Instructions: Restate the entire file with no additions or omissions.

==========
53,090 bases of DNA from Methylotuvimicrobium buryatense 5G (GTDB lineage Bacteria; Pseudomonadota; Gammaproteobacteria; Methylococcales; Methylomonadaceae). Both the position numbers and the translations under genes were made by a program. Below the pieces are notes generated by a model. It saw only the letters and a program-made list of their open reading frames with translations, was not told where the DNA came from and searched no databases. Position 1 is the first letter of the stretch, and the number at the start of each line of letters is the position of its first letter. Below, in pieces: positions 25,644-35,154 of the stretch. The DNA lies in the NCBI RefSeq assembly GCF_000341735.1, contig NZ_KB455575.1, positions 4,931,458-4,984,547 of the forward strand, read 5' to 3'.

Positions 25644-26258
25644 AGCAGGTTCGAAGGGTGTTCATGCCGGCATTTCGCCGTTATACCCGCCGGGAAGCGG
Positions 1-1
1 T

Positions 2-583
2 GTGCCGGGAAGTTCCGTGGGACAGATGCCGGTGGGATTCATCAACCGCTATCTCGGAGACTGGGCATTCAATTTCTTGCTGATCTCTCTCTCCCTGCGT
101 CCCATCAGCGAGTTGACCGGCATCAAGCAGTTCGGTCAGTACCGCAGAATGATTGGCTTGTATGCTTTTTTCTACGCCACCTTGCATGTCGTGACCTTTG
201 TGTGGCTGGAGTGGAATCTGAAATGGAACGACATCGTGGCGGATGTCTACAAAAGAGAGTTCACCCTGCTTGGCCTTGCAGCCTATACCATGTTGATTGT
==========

53,090 bases of DNA from Methylotuvimicrobium buryatense 5G (GTDB lineage Bacteria; Pseudomonadota; Gammaproteobacteria; Methylococcales; Methylomonadaceae). Both the position numbers and the translations under genes were made by a program. Below the pieces are notes generated by a model. It saw only the letters and a program-made list of their open reading frames with translations, was not told where the DNA came from and searched no databases. Position 1 is the first letter of the stretch, and the number at the start of each line of letters is the position of its first letter. Below, in pieces: positions 25,644-35,154 of the stretch. The DNA lies in the NCBI RefSeq assembly GCF_000341735.1, contig NZ_KB455575.1, positions 4,931,458-4,984,547 of the forward strand, read 5' to 3'.

Positions 25644-26258
25644 AGCAGGTTCGAAGGGTGTTCATGCCGGCATTTCGCCGTTATACCCGCCGGGAAGCGG
Positions 1-1
1 T

Positions 2-583
2 GTGCCGGGAAGTTCCGTGGGACAGATGCCGGTGGGATTCATCAACCGCTATCTCGGAGACTGGGCATTCAATTTCTTGCTGATCTCTCTCTCCCTGCGT
101 CCCATCAGCGAGTTGACCGGCATCAAGCAGTTCGGTCAGTACCGCAGAATGATTGGCTTGTATGCTTTTTTCTACGCCACCTTGCATGTCGTGACCTTTG
201 TGTGGCTGGAGTGGAATCTGAAATGGAACGACATCGTGGCGGATGTCTACAAAAGAGAGTTCACCCTGCTTGGCCTTGCAGCCTATACCATGTTGATTGT